Writer: Mike Leigh
Director: Sarah Esdaile
Reviewer: Simon Topping
A new touring production of Mike Leigh’s classic comedy of manners, Abigail’s Party, opens in Brighton to a warm reception from a welcoming audience, whose demographic is predominantly fifty plus.
From the off laughter fills the auditorium, as we take a trip down memory lane. The stunning period set (wonderfully designed by Janet Bird) transports the gathering directly to the late 1970s; chintzy wallpaper, beige seating, spider plants, a small cocktail cabinet and a record player (which are making somewhat of a comeback) dominate the space.
Knowing giggles ring out as the throng are introduced to Beverly (fabulously played by Jodie Prenger) dancing around the room to soft disco music in a sumptuous and colourful period dress, cigarette hanging from her mouth while preparing cheese and pineapple sticks; a scene which epitomises the period exactly.
Beverly is, of course, throwing a dinner party. The guests include the new couple to the street, Tony (Calum Callaghan) and Angela (Vicky Binns) as well as Sue (Rose Keegan) escaping her daughter Abigail’s party over at her house. Beverly’s uptight and social-climbing estate agent husband Laurence (Daniel Casey) is there also, much to Beverly’s annoyance.
A lack of any substantial food, free-flowing drink and a mix of classes at the soiree add to the already palpable tension between Beverly and Laurence as the audience discover the host’s dissatisfaction with her partner’s shortcomings; frustrations which are voiced increasingly loudly the more alcohol is consumed.
Every new performance of this piece has a tough act to follow as the original television play in 1977 was watched by over 16 million people and gained the affection of the nation. In particular, Alison Steadman constructed the ultimate Beverly from which all others are bound to be compared. However, here, under Sarah Esdaile’s direction, the adept, able and funny cast manage to throw off comparison to create their own piece of comedy gold.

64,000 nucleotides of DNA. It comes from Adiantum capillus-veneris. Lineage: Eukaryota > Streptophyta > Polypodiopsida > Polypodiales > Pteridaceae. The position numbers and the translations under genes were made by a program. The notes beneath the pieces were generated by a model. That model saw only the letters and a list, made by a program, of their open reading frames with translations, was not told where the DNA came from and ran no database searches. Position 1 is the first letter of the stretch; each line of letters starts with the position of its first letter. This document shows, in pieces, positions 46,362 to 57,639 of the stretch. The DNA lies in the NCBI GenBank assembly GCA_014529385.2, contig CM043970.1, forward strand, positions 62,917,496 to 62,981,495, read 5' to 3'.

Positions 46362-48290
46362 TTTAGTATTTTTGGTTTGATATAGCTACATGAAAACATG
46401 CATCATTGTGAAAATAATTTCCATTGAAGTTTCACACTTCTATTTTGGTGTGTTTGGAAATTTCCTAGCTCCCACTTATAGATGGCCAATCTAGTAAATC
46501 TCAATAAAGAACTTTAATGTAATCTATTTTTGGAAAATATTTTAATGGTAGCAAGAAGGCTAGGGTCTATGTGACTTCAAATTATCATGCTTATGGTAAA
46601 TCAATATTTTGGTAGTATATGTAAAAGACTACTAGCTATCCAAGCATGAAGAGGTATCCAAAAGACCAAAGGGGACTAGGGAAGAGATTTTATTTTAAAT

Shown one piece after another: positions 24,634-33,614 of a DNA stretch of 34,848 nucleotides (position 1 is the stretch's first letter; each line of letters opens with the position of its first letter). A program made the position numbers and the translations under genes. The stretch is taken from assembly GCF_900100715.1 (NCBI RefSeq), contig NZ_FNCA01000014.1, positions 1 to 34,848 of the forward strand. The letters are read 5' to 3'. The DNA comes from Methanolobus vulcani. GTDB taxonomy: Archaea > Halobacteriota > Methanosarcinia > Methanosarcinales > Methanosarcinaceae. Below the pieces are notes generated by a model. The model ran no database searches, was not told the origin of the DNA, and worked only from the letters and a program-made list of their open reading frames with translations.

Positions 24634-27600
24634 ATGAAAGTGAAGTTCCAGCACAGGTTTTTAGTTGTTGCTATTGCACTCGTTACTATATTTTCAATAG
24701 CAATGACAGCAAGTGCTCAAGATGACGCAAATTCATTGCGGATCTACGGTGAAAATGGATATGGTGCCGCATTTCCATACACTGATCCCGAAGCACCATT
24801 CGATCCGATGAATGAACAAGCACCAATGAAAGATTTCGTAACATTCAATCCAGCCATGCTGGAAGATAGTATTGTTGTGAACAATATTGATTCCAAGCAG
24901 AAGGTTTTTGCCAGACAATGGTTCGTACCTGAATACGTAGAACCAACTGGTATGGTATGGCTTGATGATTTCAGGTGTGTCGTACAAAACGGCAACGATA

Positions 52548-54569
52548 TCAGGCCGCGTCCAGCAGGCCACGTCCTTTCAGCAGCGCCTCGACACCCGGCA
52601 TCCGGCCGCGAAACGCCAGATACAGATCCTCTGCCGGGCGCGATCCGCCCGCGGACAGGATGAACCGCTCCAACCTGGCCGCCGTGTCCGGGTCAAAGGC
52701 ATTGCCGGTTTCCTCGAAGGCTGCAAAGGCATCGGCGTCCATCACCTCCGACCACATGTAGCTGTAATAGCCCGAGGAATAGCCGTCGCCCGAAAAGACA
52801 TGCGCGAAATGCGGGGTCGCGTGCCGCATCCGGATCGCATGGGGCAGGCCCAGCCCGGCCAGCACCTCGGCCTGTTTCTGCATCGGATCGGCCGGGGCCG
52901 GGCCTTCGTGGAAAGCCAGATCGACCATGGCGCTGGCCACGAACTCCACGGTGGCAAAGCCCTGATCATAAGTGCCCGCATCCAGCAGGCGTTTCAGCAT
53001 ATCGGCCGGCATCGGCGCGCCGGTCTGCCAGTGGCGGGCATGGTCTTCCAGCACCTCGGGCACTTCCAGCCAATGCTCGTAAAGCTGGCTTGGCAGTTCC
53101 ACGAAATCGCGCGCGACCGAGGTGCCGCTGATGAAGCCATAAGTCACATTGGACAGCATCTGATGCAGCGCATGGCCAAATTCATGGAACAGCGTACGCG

Prenger, as Beverly, leads the way. Her portrayal of the overbearing hostess, trapped in the sexless marriage is genuinely funny and as the character falls deeply into inebriation, Prenger’s performance becomes more richly grotesque and fun to watch; she performs some fabulous clowning and has an insistance when it comes to topping up a glass of booze that has the audience crying with laughter.
Prenger is supported by a fabulous cast. Casey as Laurence manages to capture a perfect combination of pent up fury and impotence as his wife openly cuckolds him as the evening continues. Binns gives a peppy and spirited performance as the wide eyed new comer to the street and Callaghan is great as the borish Tony; his more intimate scenes with Prenger resulting in howls of laughter from the audience, as well as a cringe or two.
Keegan also equips herself well as the very idiosyncratic Sue, as she becomes increasingly worried about her daughters party over the evening, Leigh’s timing of Sue’s lines ensures she is an odd and compelling character to watch, Keegan puts her own stamp on the role and ramps up the weirdnesss in a delightful way.
Mike Leigh’s archetypes have stood the test of time, where the decor and choice of nibbles have not. The script shines and the bathos hits theaudience in a deeply resonanting place, but, it is the performance from this engaging cast that make this particular adaption of Abigail’s Party well worth the ticket price.
Runs to 19 January 2019 | Image: Contributed